Judo and Brazilian jiu jitsu are martial arts with similarities. In fact, compared to most martial arts, these two don’t allow you to strike your opponent. These are so-called “grappling” sports. Another similarity, in terms of equipment, is that fighters wear kimonos in both judo and Brazilian jiu jitsu. But there are differences between them. Let’s find out which ones.
The weight of the kimono:
The judo kimono is fairly heavy, with the weight limit accepted in competition according to IJF standards being 750 Gr/m². Judo kimonos weigh around 500 gr/m² for beginners who don’t have very experienced opponents. They can go up to almost 1 kilo/m² for fighters who appreciate a heavy, sturdy kimono.
For Brazilian Jiu Jitsu, kimonos are generally lighter. For beginners, you can count on between 250 and 400 Gr/m². Advanced fighters most often use kimonos between 500 and 650g/m² .
The kimonos are lighter to allow freer movement, as fighting takes place on the ground.
Weaving judo and jiu jitsu kimonos:
For kimonos, there are several types of weave: rice grain, single weave, double weave, pearl, or for Brazilian jiu jitsu, the “gold” weave, the perfect balance between single and double. This type of weave combines the lightness of “single” kimonos with the strength of “double” kimonos.
There’s also“Ripstop“, a very light and hard-wearing fabric that gives your opponents a better grip. This material is often found on judo kimono pants. But this fabric is not authorized for international competitions according to IBJJF rules.
To choose your weave, you need to consider what you’re looking for: either lightness or strength. For a reasonable price, you can easily find good quality kimonos. If you have a fairly high level of skill, choose premium fabrics such as gold or pearl weave (light but resistant).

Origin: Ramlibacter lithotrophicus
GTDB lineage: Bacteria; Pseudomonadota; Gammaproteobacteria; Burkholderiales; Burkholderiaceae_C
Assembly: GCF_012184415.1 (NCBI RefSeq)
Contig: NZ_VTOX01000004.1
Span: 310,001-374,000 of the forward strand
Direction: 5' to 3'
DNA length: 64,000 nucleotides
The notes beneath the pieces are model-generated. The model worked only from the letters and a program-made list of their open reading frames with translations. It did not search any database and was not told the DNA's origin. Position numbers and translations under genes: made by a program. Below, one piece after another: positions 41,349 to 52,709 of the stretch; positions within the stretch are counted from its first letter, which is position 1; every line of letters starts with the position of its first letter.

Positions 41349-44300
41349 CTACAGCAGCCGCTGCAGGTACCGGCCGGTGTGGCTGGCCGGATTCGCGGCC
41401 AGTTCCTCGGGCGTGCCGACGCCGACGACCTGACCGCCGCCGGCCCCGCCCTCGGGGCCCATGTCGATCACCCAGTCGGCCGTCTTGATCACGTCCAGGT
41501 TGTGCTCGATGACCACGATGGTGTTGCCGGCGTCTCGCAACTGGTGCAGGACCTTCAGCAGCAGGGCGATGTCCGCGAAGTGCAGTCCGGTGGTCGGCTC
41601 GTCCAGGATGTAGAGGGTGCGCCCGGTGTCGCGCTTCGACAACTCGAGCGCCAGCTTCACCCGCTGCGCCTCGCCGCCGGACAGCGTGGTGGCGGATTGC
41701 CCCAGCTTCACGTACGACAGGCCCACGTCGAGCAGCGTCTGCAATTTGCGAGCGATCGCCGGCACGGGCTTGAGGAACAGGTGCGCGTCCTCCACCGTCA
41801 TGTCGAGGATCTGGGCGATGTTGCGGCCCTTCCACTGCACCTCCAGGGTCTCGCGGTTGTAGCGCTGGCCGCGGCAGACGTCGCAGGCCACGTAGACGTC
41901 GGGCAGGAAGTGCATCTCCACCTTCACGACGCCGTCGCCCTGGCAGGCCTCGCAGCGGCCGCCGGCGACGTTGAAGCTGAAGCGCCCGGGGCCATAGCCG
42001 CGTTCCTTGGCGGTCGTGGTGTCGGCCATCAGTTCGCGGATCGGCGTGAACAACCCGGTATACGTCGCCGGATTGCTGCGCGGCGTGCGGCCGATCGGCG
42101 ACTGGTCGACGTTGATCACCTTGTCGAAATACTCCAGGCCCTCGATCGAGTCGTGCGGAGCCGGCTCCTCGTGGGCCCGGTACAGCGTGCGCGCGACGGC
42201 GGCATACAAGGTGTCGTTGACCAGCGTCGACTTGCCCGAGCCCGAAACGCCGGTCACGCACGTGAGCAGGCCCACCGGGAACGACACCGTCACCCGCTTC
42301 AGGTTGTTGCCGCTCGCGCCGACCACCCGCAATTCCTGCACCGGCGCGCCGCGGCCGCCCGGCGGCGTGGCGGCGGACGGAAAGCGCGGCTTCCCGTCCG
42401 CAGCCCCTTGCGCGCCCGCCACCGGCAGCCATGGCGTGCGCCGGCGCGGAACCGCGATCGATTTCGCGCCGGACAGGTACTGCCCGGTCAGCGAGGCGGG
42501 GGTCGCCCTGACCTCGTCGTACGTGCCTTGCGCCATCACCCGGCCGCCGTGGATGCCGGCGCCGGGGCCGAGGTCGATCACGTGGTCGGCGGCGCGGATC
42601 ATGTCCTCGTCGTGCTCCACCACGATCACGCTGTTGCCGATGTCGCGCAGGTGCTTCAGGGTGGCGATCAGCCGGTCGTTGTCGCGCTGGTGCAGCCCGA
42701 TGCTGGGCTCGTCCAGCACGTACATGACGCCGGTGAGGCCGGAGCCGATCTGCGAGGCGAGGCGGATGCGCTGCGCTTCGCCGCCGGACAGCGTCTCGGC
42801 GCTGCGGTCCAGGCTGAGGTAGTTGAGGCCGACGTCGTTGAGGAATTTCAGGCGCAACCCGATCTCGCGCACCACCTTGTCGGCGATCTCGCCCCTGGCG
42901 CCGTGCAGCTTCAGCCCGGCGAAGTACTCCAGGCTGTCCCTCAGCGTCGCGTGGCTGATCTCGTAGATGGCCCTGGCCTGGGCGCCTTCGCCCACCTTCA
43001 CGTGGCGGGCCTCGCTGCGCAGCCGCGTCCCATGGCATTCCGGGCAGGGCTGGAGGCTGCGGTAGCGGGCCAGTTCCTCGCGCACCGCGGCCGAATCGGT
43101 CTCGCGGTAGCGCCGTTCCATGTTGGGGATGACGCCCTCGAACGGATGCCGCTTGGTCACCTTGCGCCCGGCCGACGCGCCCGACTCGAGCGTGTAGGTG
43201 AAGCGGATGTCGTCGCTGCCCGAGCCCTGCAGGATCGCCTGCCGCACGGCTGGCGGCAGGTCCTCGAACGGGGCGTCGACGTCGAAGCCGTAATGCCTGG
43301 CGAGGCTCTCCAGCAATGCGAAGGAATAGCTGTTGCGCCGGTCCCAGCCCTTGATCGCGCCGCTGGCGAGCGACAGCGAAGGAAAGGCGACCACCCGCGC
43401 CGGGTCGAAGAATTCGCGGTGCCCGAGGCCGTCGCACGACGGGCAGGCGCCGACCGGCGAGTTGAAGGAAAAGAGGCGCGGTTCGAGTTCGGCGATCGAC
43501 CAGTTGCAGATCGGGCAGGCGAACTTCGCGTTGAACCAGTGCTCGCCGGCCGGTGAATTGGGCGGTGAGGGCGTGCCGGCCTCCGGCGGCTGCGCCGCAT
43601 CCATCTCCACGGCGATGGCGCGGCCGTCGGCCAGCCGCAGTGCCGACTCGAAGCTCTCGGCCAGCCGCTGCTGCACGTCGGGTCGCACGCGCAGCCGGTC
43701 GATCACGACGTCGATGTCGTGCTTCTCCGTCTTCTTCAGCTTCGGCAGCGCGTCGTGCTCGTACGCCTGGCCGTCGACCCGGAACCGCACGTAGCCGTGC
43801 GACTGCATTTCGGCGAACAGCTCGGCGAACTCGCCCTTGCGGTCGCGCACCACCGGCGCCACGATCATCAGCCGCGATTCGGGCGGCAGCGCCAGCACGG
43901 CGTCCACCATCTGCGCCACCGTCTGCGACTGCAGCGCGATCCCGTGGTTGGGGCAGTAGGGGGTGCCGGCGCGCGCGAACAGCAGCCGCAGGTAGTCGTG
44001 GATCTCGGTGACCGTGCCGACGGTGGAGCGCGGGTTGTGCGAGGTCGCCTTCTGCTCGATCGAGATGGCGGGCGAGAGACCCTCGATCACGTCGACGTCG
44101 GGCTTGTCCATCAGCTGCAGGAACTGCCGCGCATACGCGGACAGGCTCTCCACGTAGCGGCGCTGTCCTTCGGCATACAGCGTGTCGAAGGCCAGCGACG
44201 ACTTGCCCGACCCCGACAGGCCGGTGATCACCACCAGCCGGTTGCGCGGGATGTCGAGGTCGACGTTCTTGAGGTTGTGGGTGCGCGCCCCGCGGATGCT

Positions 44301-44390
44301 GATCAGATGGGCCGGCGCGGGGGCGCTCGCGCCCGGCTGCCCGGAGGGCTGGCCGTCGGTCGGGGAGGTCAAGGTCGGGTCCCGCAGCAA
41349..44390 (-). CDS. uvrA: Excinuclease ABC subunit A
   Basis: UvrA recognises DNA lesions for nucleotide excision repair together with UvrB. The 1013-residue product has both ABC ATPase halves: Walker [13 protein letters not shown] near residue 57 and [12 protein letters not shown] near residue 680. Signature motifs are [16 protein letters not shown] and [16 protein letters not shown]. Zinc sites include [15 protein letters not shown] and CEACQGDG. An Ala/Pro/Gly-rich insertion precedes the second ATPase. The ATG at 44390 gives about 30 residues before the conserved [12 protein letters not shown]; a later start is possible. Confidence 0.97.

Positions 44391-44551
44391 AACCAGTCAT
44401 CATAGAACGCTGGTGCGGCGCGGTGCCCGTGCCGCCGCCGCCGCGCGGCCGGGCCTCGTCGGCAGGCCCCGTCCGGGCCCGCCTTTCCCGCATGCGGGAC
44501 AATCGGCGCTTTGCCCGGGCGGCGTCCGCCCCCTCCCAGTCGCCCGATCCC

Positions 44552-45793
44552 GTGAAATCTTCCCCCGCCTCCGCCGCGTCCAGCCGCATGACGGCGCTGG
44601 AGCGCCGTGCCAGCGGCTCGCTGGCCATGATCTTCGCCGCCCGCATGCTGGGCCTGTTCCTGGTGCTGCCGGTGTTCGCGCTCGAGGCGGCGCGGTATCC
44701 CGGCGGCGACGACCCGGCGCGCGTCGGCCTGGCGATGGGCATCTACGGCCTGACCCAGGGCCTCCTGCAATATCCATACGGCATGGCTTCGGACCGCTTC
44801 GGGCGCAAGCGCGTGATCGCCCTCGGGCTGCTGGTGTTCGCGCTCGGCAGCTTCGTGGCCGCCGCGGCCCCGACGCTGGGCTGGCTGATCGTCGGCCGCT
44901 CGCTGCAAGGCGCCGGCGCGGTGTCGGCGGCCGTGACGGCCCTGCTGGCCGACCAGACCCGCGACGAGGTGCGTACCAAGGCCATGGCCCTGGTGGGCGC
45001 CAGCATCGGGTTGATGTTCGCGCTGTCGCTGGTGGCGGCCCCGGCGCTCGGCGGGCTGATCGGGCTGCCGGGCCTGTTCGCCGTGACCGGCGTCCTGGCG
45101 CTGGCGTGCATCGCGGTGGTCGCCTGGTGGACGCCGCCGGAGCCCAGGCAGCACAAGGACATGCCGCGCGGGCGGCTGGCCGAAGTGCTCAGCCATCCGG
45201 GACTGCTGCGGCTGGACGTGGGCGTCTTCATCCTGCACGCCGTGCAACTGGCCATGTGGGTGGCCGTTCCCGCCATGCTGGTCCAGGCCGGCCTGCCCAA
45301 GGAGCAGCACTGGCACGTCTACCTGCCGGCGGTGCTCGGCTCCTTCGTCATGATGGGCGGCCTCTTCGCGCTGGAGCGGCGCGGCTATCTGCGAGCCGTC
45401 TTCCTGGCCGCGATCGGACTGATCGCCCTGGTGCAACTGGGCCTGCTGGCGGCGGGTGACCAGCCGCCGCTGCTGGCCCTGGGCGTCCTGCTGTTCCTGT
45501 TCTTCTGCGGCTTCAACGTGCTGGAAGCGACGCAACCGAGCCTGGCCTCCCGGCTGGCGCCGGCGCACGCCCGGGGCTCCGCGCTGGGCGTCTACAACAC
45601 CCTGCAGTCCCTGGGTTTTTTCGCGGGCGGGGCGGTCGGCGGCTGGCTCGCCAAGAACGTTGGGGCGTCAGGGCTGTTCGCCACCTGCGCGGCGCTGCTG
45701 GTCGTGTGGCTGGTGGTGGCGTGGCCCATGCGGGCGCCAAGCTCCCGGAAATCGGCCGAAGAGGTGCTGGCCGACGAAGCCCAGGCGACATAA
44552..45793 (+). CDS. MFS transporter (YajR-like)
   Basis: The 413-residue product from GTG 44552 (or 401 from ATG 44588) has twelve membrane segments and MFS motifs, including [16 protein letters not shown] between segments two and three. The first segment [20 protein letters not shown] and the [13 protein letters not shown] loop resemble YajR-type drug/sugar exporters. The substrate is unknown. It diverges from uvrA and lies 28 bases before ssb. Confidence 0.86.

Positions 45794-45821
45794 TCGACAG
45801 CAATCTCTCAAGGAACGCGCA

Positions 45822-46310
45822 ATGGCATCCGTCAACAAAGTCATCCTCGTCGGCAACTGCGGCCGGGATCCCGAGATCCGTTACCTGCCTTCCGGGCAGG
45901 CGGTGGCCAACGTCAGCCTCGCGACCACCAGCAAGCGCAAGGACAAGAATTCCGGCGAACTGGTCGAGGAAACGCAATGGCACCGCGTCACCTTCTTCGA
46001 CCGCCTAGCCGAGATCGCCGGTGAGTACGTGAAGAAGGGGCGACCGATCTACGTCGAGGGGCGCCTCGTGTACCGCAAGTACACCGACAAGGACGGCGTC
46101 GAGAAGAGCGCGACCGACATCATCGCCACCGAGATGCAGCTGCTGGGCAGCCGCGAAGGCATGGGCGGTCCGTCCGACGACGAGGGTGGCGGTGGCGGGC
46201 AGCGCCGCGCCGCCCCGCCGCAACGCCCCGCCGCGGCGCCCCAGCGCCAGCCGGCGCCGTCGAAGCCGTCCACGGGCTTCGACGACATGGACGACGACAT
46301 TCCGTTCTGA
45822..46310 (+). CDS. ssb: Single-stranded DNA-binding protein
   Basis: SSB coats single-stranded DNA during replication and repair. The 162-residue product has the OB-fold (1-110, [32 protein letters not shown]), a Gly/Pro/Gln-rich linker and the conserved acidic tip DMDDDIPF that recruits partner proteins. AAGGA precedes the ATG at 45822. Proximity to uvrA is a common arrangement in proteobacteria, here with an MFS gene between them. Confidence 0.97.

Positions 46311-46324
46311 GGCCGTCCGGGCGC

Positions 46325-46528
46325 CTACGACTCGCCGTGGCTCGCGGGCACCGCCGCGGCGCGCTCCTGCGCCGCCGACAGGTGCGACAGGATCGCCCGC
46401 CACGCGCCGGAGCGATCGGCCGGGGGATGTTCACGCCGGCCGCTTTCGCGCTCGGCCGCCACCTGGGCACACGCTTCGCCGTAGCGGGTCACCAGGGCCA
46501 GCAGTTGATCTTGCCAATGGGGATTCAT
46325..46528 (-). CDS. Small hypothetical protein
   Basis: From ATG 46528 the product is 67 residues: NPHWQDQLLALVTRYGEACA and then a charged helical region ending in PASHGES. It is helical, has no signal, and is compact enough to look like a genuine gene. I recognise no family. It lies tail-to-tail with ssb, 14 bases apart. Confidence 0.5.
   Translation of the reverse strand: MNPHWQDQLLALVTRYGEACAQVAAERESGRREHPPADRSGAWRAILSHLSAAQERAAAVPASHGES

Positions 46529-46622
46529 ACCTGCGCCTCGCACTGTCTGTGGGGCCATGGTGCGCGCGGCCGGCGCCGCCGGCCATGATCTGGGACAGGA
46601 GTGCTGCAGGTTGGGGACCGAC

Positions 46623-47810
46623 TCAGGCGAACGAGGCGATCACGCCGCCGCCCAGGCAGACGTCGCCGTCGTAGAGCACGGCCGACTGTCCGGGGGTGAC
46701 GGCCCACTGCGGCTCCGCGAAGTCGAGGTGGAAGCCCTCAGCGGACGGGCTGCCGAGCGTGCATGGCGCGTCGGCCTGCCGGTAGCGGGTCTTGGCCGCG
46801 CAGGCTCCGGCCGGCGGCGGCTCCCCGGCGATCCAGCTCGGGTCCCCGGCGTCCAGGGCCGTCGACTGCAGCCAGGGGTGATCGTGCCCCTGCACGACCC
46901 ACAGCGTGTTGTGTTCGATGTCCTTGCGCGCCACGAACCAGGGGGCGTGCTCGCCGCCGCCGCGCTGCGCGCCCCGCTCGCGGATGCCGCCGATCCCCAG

Curved or wide cut:
The cut of the judogi is wide enough to allow the opponent to grab the fighter. In Brazilian jiu jitsu, the opposite is true: the cut is very slim, making it difficult to grip. The sleeves of Brazilian jiu jitsu kimonos are fairly tight and close to the arm, unlike judo kimonos, which require a fairly substantial space between the arm and the fabric, between 10 and 15 cm. The same applies to the legs.
According to IJF (International Judo Federation) rules, the judogi jacket must cover the buttocks, falling 5 to 10 cm below the buttocks.
The color of the judo and Brazilian jiu jitsu kimono:
In judo, only two colors are authorized and present to distinguish the two opponents: white and blue. In Breilian jiu jitsu, during training sessions or unofficial competitions, practitioners may wear blue, black or green kimonos… But in competition, only 3 colors are allowed: white, blue and black.
Some practitioners train without kimono jackets for greater comfort.
Brazilian jiu-jitsu gi
Simple or original design:
While judo kimonos are fairly simple, with the kimono supplier’s logo on the shoulders, bibs with the fighter’s name and sometimes embroidery with the logo of the fighter’s club or country. In jiu jitsu, designs are much freer, with patches taking up a lot of space on the kimono.
You can equip your Brazilian jiu jitsu kimonos with personalized patches on almost the entire kimono.
If you’re a beginner to Brazilian jiu jitsu, and practice the sport on anoccasional basis, you can always use a judo kimono like the Red Label.